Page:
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Aeronautical engineer and test pilot Jack Linwood Ridley was born in Garvin, Oklahoma, on June 16, 1915, to John W. and Sarah Ridley. Educated in the public schools, Jack Ridley attended the University of Oklahoma, participated in R.O.T.C., and received a bachelor's degree in mechanical engineering in 1939. Serving in the U.S. Army in World War II, he became a pilot in 1942 and attended California Institute of Technology, earning a master's degree in aerospace engineering in 1945. In 1946 he completed Experimental Test Pilot School at Wright Field, Ohio.

Jack Ridley and X1 Team

Ridley's engineering expertise landed him assignments in the B-24, B-32, and B-36 bomber programs and then as project engineer on the Bell X-1 project team, with Capt. Chuck Yeager and Lt. Robert A. Hoover. Yeager often characterized Ridley as the X-1 program's "brain," whose job was to analyze all technical data recorded during test flights. On October 14, 1947, with Ridley in the B-29 mothership that launched the X-1, the test plane broke the sound barrier and ushered aviation into the supersonic age. Ridley received the Commendation Ribbon for meritorious achievement for his role in the project. He next worked on jet bombers, including B-47 and B-52, the supersonic X planes, and fighter projects, including F-84 and F-86. In 1949 he became chief of the air force's Flight Test Engineering Laboratory. From 1952 to 1956 Ridley represented the United States in NATO's Advisory Group for Aeronautical Research and Development.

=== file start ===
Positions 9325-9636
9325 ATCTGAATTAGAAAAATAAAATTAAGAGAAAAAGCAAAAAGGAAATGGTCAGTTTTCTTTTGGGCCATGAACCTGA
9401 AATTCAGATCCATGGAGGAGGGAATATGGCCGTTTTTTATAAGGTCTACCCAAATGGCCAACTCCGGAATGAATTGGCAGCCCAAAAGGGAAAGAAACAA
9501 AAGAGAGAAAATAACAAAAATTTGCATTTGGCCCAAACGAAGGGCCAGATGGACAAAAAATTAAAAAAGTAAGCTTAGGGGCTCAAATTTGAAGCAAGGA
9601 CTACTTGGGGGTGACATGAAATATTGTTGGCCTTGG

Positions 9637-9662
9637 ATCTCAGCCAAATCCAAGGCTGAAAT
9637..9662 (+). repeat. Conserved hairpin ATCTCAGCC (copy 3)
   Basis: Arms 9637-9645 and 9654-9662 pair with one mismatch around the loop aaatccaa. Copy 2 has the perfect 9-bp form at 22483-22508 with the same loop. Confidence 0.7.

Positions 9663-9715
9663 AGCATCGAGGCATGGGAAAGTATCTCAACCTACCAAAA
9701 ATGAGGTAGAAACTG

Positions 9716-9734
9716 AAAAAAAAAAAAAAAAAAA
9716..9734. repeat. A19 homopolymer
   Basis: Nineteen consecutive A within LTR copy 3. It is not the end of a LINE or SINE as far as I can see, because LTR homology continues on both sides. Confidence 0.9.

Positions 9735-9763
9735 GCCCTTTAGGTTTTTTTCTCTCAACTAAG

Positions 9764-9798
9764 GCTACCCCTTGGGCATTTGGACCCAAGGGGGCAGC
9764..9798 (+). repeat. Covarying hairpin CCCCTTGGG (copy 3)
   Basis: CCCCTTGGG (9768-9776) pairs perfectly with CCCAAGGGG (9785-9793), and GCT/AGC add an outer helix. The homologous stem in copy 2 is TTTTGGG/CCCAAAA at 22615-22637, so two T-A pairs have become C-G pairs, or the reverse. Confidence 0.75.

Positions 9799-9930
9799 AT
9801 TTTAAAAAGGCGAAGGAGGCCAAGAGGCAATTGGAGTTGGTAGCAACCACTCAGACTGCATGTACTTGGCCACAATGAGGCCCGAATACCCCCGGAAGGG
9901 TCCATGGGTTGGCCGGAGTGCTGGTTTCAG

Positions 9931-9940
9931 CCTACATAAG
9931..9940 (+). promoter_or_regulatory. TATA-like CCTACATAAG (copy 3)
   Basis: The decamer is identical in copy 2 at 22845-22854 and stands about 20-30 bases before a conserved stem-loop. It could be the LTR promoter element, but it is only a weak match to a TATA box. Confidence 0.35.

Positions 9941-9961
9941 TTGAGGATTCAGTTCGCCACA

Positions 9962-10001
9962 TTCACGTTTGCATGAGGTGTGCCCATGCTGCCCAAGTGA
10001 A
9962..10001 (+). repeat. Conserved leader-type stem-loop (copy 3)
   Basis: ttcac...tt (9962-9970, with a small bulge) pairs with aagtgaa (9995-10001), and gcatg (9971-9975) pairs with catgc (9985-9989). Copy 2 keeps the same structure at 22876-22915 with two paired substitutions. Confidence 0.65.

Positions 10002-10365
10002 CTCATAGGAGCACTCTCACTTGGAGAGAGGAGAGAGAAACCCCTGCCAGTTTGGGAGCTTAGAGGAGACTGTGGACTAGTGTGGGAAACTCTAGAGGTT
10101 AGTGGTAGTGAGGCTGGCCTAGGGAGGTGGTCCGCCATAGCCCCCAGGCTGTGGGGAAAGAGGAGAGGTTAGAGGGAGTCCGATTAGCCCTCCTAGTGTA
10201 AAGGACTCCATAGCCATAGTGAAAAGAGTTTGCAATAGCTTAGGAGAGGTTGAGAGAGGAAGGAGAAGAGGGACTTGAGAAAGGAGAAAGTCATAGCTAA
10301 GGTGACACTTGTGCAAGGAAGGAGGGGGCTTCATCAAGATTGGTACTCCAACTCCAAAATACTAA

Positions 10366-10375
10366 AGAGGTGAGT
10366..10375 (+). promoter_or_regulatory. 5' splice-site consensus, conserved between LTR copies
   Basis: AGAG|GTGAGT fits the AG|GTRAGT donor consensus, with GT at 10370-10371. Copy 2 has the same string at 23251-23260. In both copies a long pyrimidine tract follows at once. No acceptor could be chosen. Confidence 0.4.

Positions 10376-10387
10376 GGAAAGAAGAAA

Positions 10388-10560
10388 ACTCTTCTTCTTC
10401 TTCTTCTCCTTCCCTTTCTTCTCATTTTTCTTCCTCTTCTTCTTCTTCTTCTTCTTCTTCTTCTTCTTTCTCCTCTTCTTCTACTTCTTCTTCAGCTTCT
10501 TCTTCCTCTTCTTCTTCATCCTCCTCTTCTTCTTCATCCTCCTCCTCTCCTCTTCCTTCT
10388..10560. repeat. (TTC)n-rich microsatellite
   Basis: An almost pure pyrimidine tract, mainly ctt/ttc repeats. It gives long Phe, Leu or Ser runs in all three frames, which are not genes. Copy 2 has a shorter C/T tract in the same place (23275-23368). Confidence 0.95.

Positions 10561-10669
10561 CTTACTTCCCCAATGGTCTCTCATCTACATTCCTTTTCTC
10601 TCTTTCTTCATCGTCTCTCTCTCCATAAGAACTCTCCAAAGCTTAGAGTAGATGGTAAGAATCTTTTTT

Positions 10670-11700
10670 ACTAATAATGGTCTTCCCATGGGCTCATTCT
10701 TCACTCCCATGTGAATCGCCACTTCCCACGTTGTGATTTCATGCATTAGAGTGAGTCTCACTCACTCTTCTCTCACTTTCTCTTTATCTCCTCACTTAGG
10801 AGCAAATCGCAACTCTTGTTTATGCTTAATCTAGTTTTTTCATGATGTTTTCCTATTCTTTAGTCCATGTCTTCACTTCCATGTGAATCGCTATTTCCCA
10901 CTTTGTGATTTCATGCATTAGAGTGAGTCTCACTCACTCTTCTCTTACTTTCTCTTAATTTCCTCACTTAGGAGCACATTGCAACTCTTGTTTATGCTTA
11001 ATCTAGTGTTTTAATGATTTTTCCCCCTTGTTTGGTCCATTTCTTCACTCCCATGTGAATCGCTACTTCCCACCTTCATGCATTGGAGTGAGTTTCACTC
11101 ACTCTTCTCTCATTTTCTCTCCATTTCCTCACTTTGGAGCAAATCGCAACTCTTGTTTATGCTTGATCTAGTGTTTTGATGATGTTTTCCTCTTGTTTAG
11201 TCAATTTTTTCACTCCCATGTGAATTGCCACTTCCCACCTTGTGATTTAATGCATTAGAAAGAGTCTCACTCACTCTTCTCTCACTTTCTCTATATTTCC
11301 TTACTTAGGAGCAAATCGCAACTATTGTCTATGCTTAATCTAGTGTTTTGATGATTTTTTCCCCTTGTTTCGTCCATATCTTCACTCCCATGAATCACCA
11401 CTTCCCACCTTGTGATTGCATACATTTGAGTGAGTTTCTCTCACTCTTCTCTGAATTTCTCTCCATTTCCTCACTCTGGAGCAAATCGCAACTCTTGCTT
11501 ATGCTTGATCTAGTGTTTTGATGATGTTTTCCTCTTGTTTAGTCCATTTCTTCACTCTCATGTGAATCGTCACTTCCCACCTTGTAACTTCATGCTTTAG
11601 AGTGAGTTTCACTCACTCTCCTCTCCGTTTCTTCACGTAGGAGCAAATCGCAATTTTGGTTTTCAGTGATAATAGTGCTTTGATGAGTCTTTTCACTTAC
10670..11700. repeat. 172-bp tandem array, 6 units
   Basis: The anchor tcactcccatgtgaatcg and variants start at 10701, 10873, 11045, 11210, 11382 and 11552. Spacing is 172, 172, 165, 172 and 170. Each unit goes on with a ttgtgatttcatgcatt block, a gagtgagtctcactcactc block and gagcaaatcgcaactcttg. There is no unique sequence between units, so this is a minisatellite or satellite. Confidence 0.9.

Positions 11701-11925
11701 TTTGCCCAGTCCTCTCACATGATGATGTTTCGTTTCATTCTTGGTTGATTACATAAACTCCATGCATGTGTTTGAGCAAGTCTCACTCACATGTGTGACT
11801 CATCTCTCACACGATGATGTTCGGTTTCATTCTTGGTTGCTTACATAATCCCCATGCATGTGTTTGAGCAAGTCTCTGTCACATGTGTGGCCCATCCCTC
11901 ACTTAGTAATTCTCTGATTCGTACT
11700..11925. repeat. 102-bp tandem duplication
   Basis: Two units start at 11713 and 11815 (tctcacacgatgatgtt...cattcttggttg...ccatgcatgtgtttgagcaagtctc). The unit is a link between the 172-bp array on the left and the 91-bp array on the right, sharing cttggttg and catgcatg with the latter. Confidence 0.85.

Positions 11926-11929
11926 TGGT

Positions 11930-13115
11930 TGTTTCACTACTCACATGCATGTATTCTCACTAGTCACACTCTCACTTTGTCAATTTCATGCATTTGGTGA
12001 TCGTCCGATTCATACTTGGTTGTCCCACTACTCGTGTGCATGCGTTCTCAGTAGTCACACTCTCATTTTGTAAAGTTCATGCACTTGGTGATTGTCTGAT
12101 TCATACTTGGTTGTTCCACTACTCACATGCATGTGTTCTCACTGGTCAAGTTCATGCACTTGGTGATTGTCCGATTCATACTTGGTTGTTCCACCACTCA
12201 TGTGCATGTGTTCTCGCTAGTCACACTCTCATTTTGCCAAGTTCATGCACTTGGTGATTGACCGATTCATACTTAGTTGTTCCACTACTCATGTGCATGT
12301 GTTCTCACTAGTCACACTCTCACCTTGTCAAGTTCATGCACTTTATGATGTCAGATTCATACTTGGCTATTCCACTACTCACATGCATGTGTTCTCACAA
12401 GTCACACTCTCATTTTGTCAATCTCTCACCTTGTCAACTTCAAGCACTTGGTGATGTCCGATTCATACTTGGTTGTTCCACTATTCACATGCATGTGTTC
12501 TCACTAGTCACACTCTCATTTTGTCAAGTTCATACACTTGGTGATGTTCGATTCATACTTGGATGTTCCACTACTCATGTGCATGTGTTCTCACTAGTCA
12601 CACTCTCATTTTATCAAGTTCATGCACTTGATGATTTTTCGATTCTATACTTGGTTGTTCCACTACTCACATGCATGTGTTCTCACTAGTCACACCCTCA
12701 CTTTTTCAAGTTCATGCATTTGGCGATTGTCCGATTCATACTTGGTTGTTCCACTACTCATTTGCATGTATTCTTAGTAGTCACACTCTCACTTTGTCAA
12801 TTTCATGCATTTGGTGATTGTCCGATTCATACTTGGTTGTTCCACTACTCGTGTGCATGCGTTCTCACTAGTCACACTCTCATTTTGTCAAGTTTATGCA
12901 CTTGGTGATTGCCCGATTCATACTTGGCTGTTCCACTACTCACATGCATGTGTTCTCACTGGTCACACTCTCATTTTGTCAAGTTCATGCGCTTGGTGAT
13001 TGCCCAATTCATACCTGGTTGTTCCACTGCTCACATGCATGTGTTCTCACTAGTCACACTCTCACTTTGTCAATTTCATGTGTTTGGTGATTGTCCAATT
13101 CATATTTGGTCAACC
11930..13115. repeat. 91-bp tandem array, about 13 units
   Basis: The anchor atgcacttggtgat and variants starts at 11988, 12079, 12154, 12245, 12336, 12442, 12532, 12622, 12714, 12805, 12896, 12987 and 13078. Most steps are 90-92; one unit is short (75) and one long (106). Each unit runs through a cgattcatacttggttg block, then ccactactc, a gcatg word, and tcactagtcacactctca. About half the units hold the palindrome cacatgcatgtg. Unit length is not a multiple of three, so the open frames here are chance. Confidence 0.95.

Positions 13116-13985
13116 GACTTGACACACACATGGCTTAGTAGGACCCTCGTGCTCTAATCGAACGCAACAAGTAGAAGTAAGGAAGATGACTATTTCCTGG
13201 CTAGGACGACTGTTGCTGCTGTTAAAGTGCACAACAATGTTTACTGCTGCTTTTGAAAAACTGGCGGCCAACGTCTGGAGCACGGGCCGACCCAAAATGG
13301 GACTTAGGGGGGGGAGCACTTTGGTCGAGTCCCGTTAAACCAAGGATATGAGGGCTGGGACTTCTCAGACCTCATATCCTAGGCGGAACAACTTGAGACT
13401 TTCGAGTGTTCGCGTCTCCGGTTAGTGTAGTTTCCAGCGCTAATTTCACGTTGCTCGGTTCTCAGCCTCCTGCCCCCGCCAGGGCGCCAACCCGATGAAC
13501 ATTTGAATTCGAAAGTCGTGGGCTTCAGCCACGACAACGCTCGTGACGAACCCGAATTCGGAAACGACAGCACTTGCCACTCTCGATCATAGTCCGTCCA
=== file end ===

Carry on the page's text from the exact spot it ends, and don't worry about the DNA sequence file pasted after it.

While stationed in Japan as a member of the U.S. Military Assistance Advisory Group, Col. Jack Ridley died while a passenger in a C-47 that crashed into a mountain near Tokyo on March 12, 1957. His wife, Nell, and son, Ronald Jack, survived him. In 1980 the U.S. Air Force designated its Ridley Mission Control Center at Edwards Air Force Base, California, in his honor.


BIBLIOGRAPHY: Daily Oklahoman (Oklahoma City), 13 March 1957. "Jack Ridley," Biographical File, Historical Reference Collection, History Office, National Aeronautics and Space Administration, Houston, Texas. Louis Rotundo, Into the Unknown: The X-1 Story (Washington, D.C.: Smithsonian Institution Press, 1994). Chuck Yeager, et al., The Quest for Mach One: A First-Person Account of Breaking the Sound Barrier (New York: Penguin Group, 1997).

Dianna Everett

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